Quinyx CEO | What businesses can learn from the gig economy to build a happier workforce

What businesses can learn from the gig economy to build a happier workforce

Quinyx recently held its third UK Workforce Management Day – an event focused on employee engagement and the importance of putting frontline workers at the heart of business strategy.

In his keynote speech at the London event, Quinyx CEO Erik Fjellborg highlighted some astounding figures relating to frontline/deskless workers:

  • There are 2.6 billion frontline or deskless workers worldwide

  • 90% of organisations rely on deskless staff – there are more deskless workers than office-based employees (so why do we seemingly prioritise the latter?)

  • In the US last year, roughly 47.4 million people voluntarily left their jobs for better work during the pandemic and the period afterwards known as ‘the Great Resignation’ – and workers in the UK are following a similar pattern

Job vacancies continue to increase, as the impact of staff shortages are felt everywhere (just ask anyone trying to board a flight). Quinyx’s own State of the Deskless Workforce report found that more than half of UK frontline staff (57%) have considered quitting for new roles over the past 12 months, and two thirds (67%) are confident of finding another position quickly based on their skills.

As Erik outlined, we shouldn’t be shocked that deskless workers aren’t staying put.

“[Frontline staff] were the ones who felt the hardship of the pandemic the most – they were furloughed, they faced bad working environments, they had health risks at work… it shouldn’t be a surprise that they’ve left or are looking elsewhere. People moved out of metropolitan areas, they left hourly jobs to retrain as something different. When we locked down society, we made office work a lot more attractive - they could enjoy full flexibility [whereas deskless staff couldn’t]”.

On the plus side, Erik believes staff retention isn’t wholly impossible for employers – as long as they’re prepared to be agile and take the lead from a controversial model: the so-called ‘gig economy’.

The gig economy has faced significant criticism for zero hours contracts and a lack of employee benefits or job security. Yet Erik believes that the flexible model has vast potential to increase the happiness and job satisfaction levels of millions of deskless staff, if adopted by larger organisations as well as by start-ups and smaller companies. Here’s how.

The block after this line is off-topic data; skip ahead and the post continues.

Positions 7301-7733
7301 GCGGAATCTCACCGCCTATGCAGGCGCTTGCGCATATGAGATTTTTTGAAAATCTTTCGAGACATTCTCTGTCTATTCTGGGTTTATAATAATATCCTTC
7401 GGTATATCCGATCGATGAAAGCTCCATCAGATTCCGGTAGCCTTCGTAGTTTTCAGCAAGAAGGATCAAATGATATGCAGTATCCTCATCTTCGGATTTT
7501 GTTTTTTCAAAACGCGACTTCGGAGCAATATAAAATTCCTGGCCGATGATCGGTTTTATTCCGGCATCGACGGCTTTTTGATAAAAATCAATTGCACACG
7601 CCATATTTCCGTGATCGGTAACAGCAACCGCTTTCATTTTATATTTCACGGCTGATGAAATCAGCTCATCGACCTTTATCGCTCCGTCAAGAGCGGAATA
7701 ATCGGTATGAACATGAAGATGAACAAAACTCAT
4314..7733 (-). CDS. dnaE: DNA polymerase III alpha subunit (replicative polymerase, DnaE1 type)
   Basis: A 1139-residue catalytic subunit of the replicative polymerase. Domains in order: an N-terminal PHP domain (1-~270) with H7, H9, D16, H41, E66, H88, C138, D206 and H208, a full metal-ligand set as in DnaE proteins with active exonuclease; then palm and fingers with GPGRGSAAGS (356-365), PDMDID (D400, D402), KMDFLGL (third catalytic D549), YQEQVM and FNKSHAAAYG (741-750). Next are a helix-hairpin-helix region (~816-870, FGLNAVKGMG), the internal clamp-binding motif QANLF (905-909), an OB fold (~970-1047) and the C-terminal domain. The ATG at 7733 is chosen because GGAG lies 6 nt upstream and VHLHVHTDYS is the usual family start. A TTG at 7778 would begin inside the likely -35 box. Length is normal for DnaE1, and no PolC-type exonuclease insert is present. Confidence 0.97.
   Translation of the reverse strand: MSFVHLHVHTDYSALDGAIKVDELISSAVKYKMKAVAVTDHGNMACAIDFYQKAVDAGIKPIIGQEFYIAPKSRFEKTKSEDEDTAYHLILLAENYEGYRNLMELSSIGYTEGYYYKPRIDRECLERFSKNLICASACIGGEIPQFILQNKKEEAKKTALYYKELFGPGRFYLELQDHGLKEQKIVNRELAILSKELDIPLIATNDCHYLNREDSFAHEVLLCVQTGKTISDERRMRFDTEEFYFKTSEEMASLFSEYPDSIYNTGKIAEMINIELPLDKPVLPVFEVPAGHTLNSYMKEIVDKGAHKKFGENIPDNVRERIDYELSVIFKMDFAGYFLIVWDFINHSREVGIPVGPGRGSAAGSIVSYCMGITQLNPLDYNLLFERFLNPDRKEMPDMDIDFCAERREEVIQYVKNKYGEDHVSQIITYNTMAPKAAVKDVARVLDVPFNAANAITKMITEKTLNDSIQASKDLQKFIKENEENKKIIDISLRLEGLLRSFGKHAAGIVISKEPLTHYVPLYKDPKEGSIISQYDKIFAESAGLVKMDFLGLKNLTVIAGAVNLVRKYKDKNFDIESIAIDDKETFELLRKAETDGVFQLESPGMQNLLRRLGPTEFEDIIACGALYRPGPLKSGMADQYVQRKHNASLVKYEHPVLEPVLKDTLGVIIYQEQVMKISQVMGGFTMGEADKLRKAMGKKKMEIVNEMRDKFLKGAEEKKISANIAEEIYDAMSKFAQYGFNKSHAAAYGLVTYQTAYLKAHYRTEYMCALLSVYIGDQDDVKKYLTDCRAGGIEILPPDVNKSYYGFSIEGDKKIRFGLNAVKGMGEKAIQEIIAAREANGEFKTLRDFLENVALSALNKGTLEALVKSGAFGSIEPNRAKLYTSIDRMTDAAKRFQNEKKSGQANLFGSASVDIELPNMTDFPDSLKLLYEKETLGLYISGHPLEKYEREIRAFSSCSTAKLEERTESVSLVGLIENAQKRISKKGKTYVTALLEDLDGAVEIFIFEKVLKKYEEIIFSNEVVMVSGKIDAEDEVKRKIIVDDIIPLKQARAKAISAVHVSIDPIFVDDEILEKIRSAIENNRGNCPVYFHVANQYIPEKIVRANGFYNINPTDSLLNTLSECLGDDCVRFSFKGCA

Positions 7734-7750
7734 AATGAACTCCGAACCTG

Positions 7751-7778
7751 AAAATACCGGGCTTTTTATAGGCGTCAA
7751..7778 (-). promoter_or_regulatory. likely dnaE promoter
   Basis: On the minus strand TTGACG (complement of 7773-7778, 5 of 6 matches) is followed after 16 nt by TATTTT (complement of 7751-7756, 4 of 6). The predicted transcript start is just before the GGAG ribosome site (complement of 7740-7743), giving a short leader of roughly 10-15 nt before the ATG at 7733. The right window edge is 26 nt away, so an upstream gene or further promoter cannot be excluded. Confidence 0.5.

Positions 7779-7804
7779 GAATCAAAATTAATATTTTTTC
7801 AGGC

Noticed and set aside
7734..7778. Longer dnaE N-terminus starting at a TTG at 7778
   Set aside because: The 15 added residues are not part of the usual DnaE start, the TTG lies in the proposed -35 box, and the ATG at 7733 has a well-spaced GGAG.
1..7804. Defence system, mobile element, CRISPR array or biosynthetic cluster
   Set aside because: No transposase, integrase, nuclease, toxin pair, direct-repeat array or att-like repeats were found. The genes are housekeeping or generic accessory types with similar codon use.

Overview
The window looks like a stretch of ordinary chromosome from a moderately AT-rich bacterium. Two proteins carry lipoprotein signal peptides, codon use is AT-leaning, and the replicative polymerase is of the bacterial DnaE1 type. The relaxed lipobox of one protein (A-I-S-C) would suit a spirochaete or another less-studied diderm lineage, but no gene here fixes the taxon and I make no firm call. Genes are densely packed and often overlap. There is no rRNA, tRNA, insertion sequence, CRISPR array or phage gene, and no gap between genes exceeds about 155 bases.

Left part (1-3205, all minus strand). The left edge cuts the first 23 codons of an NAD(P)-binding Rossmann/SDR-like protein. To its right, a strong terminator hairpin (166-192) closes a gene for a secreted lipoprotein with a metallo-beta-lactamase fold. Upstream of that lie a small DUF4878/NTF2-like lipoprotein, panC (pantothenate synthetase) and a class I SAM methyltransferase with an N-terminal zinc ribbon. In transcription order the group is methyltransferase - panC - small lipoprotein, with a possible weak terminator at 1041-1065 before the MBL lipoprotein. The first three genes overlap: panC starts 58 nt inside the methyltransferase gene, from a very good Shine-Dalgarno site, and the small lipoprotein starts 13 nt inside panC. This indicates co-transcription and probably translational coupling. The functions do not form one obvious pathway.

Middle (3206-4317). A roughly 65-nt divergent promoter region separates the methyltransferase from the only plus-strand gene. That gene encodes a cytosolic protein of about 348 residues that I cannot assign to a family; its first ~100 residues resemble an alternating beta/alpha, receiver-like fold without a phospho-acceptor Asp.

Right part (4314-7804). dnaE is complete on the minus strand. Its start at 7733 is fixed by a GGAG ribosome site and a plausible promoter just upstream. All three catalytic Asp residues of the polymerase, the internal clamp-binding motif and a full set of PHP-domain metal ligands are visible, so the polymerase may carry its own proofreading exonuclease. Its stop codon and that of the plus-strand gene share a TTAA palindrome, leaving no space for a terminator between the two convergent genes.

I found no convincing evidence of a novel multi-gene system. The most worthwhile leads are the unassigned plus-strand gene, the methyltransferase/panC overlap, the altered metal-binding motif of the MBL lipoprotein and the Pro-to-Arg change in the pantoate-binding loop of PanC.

How bigger business can adapt a ‘gig economy’ model

1. Steer clear of rigid scheduling and looking too far ahead

Erik said: “Gig companies are bringing a labour model with full flexibility, where staff have the opportunity to work whenever they want, how much they want - and they have the opportunity to cancel at short notice.

“It’s unrealistic to think that a more traditional business will be able to go full ‘gig economy’ overnight, but what [they could do] when looking at schedules, say six months in advance, is only book 50% of the shift, rather than 100% of it. Plan half and let the other 50% be booked by employees, therefore offering much more flexibility for them.”

2. Remove negativity around staff changing shifts last minute – and consider offering such flexibility as a benefit

Quinyx’s State of the Deskless Workforce study found that 39% of the UK’s deskless workers have no control at all over their work patterns, and almost a third (32%) say they feel that asking to change a shift for personal reasons would be perceived negatively by bosses.

Additionally, we found that the process of requesting shift changes is often awkward and time-consuming.

Compare this with an example cited by Erik of how ‘big business’ in the US is already utilising the flexibility of the gig economy to offer workers much more ownership over their schedules. He said: “In North America, Amazon and Starbucks are giving hourly wage workers much more flex – allowing them to cancel a shift 16 hours before it begins, making it an attractive option to parents, for example. Now this might seem super difficult for local managers, if you have people cancelling shifts at such short notice, but with the right tech you can find people to fill that shift within an hour or so.”

3. Make full use of tech capabilities – and communicate with your team while they’re connected

Apps and AI-powered technology are a great way of removing the stress from scheduling. Another important takeaway from the gig economy model is to utilise such tech to its full advantage, specifically using it to reach employees while they’re already engaged and connected.

Erik said: “Employees using the Quinyx app can check it four to five times a day. We can use that time when they’re logged on to communicate and engage with them.”

This communication could be related to their work tasks, their pay and rewards, or even staff surveys to gauge opinion. In Erik’s words, “when it comes to employee communication, having an intranet where people log in once a month is just not good enough anymore.”

And while apps shouldn’t ever be a substitute for regular face-to-face exchanges with staff, they allow for daily or even hourly two-way interaction, which is vital for a happy, engaged workforce (and one that’s in control of its own schedule). Maybe not so controversial after all.

Head to Quinyx to find out how workforce management tech can help your business go ‘more gig economy’.

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